Glenn Straub moves fast.

About an hour after a federal judge approved a sale of Revel Casino Hotel to Brookfield US Holdings LLC on Tuesday, Revel’s rebuffed runner-up bidder had already vowed to appeal, shoved a Revel financial adviser, and set out for another South Jersey resort that’s caught his eye.

Tan, tieless and fuming mad, the Florida real estate developer pushed Barak Klein, an advisor to Revel, in a courthouse hallway minutes after a judge approved a sale to the company.

Last week Brookfield’s $110 million offer for the beachfront estate, which cost $2.4 billion to build, was named the winning bid of an auction that ran into the early morning of Oct. 1.

The deal will close within about 60 days, Revel’s attorney John Cunningham said Tuesday after getting the greenlight from Chief U.S. Bankruptcy Judge Gloria Burns. Finally, a closing Atlantic City residents can look forward to.

The auction winner -- part of Brookfield Asset Management, a massive Toronto-based investment firm that owns the Atlantis resort in the Bahamas and Hard Rock Las Vegas -- says it will run a casino at Revel.

Asked about the post-hearing flare-up, Straub said Klein made a “sleazy comment” about his mental capacity. “I’m from West Virginia,” Straub said in an apparent attempt to explain the outburst.

Within hours the scrappy polo enthusiast was at Renault Winery, a sprawling golf resort outside Atlantic City that’s looking for a buyer.

Dennis Del Vecchio, COO of Renault Winery, confirmed that Straub toured the property Tuesday. “He did come here and he did show an interest in investing in the property,” Del Vecchio said. “It was an interesting conversation.”

You don’t say.

Straub, who made the $90 million stalking-horse bid on Revel, has raised a lot of eyebrows lately with talk of “high-speed catamarans,” “super jumbo jets,” and artificial mountain ranges for Atlantic City. And then there was the Tower of Geniuses – a thinktank Straub said he wanted on Revel’s beachfront campus.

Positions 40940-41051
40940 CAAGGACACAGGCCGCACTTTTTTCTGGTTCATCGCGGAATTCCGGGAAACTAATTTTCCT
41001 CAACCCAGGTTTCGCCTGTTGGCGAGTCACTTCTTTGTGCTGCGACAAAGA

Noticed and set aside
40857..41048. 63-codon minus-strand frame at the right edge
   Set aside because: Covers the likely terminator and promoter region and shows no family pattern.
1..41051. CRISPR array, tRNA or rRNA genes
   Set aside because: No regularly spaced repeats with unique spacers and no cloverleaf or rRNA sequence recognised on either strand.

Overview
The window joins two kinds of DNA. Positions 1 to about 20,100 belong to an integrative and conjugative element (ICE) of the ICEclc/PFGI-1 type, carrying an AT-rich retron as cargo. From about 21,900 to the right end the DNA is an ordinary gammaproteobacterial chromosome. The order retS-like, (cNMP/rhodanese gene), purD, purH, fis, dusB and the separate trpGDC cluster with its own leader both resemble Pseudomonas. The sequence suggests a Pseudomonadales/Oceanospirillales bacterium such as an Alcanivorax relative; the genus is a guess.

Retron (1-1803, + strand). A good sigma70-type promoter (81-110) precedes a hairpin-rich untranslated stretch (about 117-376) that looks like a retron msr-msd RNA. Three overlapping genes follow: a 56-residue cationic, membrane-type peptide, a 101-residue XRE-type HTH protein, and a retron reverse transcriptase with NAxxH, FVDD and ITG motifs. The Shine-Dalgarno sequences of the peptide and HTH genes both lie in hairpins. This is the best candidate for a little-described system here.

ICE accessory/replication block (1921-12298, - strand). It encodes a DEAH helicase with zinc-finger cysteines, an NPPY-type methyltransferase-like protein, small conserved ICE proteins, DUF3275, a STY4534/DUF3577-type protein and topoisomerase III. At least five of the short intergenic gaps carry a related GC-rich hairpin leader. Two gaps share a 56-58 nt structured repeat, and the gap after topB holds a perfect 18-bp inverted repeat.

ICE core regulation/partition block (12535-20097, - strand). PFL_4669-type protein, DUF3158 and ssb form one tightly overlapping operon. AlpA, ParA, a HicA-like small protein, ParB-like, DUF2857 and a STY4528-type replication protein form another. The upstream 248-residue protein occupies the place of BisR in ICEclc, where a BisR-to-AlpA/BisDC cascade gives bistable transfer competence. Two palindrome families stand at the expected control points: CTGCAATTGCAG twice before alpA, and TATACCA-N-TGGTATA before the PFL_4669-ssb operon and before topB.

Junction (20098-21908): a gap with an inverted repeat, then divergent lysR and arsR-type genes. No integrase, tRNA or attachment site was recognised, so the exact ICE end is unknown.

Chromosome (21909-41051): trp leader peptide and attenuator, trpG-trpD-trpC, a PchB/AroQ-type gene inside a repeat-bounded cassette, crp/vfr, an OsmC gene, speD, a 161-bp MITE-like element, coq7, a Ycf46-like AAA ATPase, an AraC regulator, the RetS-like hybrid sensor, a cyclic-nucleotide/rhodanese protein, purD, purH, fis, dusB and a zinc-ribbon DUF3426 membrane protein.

On Tuesday he said he’s still interested in investing heavily in Atlantic City. “We’re gonna have a big presence,” he said outside a courthouse in Camden.

During the hearing Straub emphatically objected to a sale to Brookfield, blasting last week’s auction as rushed, opaque and utterly unfair.

Straub said he arrived at the New York Offices of White and Case, Revel’s law firm, believing his offer “was going to get rubber stamped.”

But after battling with Straub for hours, Brookfield offered $110 million for the shimmering glass estate very late Sept. 30 or early Oct. 1. But the company said the offer expired at 6 a.m.

With the clock ticking, Straub said he could not immediately counter because he was exhausted, in desperate need of medication, and unable to reach a trusted adviser. ”I was wandering up and down the streets trying to find drug stores open,” he said.

At Tuesday’s hearing Stuart Moskovitz, Straub ‘s attorney, said the developer was prepared to beat Brookfield’s $110 million bid.

But Revel, and Judge Burns, wasn’t interested.

Revel attorney John Cunningham told the judge that Straub’s testimony in Camden Tuesday was emblematic of why Revel’s bankrupt parent decided to select Brookfield as the winner of the auction and deny Straub’s request to extend the auction, already marred by delay, any further. “Your honor, the rambling comments that you just heard were what was in the minds of the debtors” when they chose Brookfield, Cunningham said.

Barak Klein, the adviser who helped Revel find its putative new owner and experienced Straub's wrath Tuesday, testified that Brookfield insisted its offer was only good for a matter of hours.

Unsure whether Straub would indeed mount a better offer if given more time, Revel selected Brookfield, Klein testified.

And, he said, Revel made the right decision. Brookfield’s offer “was the highest and best,” he told the judge.

Apparently, Glenn Straub doesn't move fast enough. 

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